• I chose an LCD display without backlighting to use the Photo Lab in a darkroom, and powered it with 12V from the power supply. Following the LCD’s datasheet, I connected a small potentiometer to control the contrast, and glued it to the back of the pane.
  • After I connected the LCD and speaker to the Arduino and glued them to the PVC, the interface hardware was complete.
  • A designer friend came up with a nifty retro design for a panel cover, styled after an old camera, which I printed onto a sheet of plastic film. Aside from making the panel look pretty, this cover acts as a splash guard for the push buttons.
  • Finally, I made sure everything was glued securely in place, and I uploaded my Arduino sketch to the microcontroller for testing.

Step #3: Connect the temperature sensors.

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Monkeysailor’s Photo LabMonkeysailor’s Photo LabMonkeysailor’s Photo Lab
  • Now that I had my panel, I could use it to control and sense things in the real world.
  • I experimented with thermistors and thermocouples, but decided to use two LM35 solid-state temperature sensors, one for the chemical bottles and one for the developing tank. These sensors are accurate to about 0.5°C, which is good for sensitive color film processing.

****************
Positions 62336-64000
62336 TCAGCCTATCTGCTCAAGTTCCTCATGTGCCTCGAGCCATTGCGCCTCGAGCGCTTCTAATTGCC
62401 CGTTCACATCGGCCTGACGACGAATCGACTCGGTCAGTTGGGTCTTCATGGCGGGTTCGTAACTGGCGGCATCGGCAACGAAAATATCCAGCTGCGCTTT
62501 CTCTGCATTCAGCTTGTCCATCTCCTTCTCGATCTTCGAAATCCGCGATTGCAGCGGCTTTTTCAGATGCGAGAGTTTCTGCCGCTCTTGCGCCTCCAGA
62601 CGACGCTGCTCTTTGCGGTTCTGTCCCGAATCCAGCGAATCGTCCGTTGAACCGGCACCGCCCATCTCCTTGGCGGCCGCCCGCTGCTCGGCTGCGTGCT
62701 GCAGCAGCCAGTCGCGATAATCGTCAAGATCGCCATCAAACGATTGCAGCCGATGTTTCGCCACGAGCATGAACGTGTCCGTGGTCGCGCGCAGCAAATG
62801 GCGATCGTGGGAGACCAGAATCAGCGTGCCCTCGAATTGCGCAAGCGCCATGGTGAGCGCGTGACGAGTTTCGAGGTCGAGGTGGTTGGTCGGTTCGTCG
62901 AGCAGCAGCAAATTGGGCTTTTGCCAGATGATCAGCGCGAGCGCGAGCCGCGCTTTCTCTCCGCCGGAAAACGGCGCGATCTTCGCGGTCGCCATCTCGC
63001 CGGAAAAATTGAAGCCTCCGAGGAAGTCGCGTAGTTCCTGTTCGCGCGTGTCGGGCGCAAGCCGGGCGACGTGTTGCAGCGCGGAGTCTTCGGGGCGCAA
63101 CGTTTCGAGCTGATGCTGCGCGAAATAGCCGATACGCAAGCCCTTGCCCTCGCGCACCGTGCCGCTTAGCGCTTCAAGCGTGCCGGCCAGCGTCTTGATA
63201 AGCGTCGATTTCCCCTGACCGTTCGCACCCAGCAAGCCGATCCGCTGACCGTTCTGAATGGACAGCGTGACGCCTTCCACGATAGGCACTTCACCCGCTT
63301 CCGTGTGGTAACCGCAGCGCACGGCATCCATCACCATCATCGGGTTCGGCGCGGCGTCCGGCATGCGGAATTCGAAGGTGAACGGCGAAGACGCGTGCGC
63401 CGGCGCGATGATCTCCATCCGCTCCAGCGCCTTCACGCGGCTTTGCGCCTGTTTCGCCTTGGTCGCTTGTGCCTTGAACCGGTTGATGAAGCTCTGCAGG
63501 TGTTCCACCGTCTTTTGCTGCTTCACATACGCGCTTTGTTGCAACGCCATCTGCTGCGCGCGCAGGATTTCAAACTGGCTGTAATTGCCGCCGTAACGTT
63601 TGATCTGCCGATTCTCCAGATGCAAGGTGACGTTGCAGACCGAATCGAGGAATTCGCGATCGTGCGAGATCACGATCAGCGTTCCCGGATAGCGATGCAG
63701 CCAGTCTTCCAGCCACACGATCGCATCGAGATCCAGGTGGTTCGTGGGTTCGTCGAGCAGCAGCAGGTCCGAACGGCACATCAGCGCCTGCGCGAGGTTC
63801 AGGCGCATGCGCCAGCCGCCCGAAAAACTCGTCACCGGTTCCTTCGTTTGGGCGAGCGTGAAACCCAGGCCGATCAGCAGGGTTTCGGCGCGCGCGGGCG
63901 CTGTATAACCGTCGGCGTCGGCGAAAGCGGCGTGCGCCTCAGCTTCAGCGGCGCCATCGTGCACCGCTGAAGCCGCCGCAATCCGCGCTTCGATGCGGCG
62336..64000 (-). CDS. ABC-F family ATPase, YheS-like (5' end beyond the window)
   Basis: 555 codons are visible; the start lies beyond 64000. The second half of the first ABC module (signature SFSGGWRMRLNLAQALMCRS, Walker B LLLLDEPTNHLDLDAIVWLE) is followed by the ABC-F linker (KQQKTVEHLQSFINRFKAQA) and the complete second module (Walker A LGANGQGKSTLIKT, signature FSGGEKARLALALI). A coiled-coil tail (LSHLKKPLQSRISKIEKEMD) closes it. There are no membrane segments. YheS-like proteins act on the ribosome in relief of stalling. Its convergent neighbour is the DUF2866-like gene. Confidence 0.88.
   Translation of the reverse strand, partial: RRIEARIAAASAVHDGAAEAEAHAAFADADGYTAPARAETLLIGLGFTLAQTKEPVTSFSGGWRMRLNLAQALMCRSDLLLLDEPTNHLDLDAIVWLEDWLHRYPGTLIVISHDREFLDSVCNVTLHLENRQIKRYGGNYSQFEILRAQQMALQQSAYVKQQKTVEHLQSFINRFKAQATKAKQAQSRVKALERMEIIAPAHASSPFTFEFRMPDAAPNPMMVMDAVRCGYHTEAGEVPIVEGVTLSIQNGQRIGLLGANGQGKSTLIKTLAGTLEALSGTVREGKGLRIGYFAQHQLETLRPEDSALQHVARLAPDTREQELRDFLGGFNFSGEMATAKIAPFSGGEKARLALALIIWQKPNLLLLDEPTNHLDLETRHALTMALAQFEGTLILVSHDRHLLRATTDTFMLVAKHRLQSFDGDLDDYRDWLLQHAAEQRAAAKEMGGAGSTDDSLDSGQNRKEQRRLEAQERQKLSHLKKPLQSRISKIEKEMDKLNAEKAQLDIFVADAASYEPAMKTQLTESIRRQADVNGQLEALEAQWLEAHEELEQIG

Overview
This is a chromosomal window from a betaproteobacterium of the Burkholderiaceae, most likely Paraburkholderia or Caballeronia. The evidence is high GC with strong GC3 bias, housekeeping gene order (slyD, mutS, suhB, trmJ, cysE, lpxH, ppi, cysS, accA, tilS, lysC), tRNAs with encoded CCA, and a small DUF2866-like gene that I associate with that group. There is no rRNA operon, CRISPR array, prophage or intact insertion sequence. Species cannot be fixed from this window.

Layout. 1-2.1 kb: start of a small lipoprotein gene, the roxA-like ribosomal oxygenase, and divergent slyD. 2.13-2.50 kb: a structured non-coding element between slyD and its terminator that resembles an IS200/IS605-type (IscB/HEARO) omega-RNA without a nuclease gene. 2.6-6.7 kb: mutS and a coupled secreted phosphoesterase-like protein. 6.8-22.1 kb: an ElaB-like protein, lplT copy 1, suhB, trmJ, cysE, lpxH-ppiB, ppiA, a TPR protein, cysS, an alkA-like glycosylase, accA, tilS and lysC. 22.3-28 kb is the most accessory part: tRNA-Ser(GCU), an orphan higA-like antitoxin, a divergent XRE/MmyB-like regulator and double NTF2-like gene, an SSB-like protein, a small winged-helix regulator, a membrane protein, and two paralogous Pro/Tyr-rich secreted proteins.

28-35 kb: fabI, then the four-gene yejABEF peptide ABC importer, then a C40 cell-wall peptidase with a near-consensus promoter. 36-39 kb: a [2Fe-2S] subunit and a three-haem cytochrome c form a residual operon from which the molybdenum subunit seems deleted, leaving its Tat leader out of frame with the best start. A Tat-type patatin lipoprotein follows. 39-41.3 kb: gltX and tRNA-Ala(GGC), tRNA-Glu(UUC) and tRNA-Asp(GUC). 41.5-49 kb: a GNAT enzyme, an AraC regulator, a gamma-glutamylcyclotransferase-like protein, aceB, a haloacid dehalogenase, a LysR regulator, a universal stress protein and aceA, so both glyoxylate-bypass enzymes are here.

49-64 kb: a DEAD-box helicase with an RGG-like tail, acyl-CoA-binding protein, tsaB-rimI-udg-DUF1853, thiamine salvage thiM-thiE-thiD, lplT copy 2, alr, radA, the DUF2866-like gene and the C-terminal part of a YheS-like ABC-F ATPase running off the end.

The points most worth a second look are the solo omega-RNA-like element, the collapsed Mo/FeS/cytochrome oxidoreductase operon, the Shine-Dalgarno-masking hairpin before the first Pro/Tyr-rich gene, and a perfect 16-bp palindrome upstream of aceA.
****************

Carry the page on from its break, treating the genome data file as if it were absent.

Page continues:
• I powered them in parallel from the Arduino’s D1 pin, and for greater accuracy, they’re only powered up when they’re about to take a reading. Continuously supplying them with power generates a bit of heat that can throw their readings off.

Step #4: Mount the servo.

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Monkeysailor’s Photo Lab

I attached the servomotor to the lid of my developing tank with hot glue, and added a stirrer to the servo shaft using bent wire. To avoid the tank lid being permanently attached to the Photo Lab along with the servo, I added a servo connector to the top, which is wired to the main board’s power, ground, and Arduino pin D8 for control.

Step #5: Build the bottle warmer.

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Monkeysailor’s Photo LabMonkeysailor’s Photo LabMonkeysailor’s Photo LabMonkeysailor’s Photo Lab